Mostly grown in monsoonal forests, turmeric’s been found to thrive in our driest state, fetching up to $60/kg

Mostly grown in monsoonal forests, turmeric’s been found to thrive in our driest state, fetching up to $60/kg

The borderline desert climate of South Australia’s Riverland is a far cry from the native climate of turmeric in the monsoonal forests of tropical South-East Asia.

But Peter and Ann Brooke have found growing turmeric in their dry region has been a success, receiving up to $60 a kilogram for the root that produces a bright yellow or orange spice.

While about 80 per cent of the world’s crop is grown in India, a handful of Australian farmers have invested in production as its popularity rises due to its health benefits and culinary uses.

Most of the turmeric grown in Australia is from Central Queensland, where the average rainfall is about 900 millimetres.

In contrast, the Brookes receive about 270mm of rain a year at their organic farm at Barmera, where they grow two varieties.

Peter Brooke and his wife Ann also grow wine grapes, garlic, sweet potatoes, and cherries at their organic farm.(ABC Rural: Eliza Berlage)

Mr Brooke uses a digger to loosen the crop, and then his wife and their farmhands dig the root and stem out by hand.

The soil is then blown off with an air compressor, and the turmeric root is dried in a shed before being transported about three hours to a farmers’ market in Adelaide.

“We sell them in 100 gram lots for $6, and people use them to make a tonic or grate them into smoothies,” Mr Brooke said.

“My wife and I have a teaspoon every day, but I mix mine with a little bit of orange juice.”

The Brookes said they blended turmeric with black pepper, honey, and lemon to make a tonic.(Supplied: Ann Brooke)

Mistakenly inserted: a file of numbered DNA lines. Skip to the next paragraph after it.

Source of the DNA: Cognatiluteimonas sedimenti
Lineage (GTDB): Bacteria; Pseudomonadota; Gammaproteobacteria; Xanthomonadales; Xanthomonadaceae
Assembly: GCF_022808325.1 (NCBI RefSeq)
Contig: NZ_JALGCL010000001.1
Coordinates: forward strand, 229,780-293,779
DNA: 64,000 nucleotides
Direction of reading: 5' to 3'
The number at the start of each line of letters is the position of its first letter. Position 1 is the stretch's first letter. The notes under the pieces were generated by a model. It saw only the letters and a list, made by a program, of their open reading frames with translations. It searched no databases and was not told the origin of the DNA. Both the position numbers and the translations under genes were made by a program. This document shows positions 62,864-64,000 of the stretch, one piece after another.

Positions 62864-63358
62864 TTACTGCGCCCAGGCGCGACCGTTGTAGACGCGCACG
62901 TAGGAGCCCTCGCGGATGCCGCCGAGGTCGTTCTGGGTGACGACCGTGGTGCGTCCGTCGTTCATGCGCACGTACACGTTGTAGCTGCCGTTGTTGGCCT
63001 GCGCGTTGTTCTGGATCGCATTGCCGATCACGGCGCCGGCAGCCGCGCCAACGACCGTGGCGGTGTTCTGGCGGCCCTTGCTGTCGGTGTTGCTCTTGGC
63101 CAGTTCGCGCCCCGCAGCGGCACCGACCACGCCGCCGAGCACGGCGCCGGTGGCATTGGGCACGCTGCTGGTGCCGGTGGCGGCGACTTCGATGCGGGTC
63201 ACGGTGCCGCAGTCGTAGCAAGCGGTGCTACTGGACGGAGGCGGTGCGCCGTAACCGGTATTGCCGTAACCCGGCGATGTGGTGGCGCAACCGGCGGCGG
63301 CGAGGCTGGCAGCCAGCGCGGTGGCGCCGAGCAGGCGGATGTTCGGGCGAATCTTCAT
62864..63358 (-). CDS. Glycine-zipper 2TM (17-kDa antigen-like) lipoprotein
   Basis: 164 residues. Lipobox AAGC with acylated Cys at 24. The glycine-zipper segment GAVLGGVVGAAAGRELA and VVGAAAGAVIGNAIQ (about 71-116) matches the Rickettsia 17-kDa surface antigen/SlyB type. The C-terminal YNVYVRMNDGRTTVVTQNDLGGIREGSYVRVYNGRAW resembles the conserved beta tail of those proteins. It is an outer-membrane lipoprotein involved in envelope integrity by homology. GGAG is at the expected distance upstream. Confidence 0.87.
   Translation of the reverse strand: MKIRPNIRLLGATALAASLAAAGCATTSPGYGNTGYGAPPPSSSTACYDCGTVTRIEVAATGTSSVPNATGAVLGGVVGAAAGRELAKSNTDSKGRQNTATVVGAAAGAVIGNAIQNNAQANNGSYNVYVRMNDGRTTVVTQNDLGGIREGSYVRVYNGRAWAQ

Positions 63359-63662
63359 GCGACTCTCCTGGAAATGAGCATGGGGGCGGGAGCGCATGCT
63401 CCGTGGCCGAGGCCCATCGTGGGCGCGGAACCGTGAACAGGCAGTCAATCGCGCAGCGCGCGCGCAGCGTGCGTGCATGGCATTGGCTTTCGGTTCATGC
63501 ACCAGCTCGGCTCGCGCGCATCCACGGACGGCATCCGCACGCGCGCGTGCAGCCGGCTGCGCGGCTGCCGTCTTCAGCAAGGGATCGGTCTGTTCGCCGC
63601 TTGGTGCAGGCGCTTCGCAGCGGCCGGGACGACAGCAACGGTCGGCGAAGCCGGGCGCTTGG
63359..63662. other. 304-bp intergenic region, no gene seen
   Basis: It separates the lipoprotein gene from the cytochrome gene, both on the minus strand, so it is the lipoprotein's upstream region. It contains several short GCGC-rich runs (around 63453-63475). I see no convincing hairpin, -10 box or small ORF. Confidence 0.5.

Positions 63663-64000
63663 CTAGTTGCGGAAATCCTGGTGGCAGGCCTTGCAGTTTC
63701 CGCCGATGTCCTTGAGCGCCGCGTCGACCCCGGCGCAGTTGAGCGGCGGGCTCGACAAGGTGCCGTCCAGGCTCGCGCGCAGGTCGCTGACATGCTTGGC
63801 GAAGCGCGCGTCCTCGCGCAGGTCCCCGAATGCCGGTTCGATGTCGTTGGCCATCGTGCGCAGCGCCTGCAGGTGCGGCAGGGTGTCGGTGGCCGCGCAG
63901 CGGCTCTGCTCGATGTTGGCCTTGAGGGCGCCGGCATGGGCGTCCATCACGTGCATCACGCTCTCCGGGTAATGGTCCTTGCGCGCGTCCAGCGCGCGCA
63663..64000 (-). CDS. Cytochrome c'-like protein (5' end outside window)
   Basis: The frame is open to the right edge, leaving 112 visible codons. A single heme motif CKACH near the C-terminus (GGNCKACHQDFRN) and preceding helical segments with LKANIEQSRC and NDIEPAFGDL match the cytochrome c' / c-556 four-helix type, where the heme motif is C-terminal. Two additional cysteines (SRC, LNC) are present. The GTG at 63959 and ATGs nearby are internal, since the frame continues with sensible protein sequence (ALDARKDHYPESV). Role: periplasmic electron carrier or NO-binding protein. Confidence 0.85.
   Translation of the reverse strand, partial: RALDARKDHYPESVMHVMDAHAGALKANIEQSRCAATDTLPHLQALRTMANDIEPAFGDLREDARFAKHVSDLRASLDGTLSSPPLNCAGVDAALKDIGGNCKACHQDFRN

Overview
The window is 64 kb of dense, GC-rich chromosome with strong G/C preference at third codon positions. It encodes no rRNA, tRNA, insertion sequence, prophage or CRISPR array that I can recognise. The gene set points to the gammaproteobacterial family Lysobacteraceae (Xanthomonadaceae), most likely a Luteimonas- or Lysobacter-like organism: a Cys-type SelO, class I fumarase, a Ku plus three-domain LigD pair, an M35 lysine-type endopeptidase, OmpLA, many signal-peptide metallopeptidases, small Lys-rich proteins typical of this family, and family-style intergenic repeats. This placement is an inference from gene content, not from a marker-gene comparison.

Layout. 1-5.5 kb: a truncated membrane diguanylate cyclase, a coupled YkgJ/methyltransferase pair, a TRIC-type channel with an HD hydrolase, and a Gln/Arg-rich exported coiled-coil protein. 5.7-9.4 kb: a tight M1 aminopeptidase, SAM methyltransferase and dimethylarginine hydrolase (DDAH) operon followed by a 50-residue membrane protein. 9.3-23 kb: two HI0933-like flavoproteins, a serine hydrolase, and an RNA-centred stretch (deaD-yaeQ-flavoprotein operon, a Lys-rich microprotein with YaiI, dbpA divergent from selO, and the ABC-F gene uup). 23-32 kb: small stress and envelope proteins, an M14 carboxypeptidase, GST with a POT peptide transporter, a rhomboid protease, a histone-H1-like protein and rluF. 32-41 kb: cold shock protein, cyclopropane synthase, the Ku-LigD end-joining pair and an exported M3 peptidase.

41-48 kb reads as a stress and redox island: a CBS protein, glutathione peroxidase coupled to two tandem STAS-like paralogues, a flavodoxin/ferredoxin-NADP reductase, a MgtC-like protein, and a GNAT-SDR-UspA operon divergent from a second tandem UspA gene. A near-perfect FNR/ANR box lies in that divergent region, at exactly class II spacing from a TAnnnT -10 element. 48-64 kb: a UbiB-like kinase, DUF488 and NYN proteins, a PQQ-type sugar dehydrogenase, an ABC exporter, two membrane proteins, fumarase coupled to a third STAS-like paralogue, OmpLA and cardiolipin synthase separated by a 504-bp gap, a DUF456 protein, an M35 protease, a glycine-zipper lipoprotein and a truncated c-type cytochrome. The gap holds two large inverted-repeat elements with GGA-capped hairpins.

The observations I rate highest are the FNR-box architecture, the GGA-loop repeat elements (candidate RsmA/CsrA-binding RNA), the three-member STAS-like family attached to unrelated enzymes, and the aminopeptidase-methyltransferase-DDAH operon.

Mr Brooke said they started growing turmeric about seven years ago after initially planting it alongside some ginger, which is from the same family.

“They were crops that everyone wanted, but you couldn’t buy locally,” he said.

“All our ginger died because it was too dry, but the turmeric grew beautifully.”

While temperatures in the region can soar to more than 40 degrees Celsius, Mr Brooke said the plant survived with very little irrigated water from the Murray River.

“They get about two litres a day from a drip line, but when it’s not hot, I don’t water them,” he said.

“That’s about a tenth of what our grape vines get.”

Turmeric flowers can be used for bouquets.(Supplied: Ann Brooke)

Despite the crop’s hardiness and a growing demand for spices from home cooks, Mr Brooke said the market was tough.

This is even taking into consideration the spice plant’s wider range of uses, including the turmeric flowers for wedding bouquets Mr Brooke has sold.

“We can’t compete with the scale in Queensland,” he said.

“We just grow a little bit, enough for our own market.”

Home cooks spice search

So, how much spice is grown in Australia?

About 97 per cent of Australia’s spices are imported, primarily from Asian and African nations, while local production was valued at $494 million in 2021.

Turmeric is a bright yellow spice derived from a plant that is part of the ginger family.(ABC Rural: Eliza Berlage)

A research trial titled Spicing up Northern Australia, now in its fourth year, has found several spice crops that could be grown locally to better compete in the $30 billion global market.

But do consumers really care where their spices come from?

Turmeric has been touted as a superfood for its anti-inflammatory, antioxidant, and anti-carcinogenic properties.(ABC Rural)

Stacey Casford runs the Australian company Spice and Co, which has featured its products on TV cooking shows.

She said the demand for spices had grown considerably thanks to the COVID-19 pandemic and the prominence of social media recipes encouraging home cooks to get adventurous.

Ms Casford said that while consumers would like to buy Australian-grown products, she was unsure if they would be willing to pay a higher price for domestic products.

“I only know of coriander and saffron grown here in commercial quantities,” she said.

“Other spices are probably not grown at the volumes needed.”

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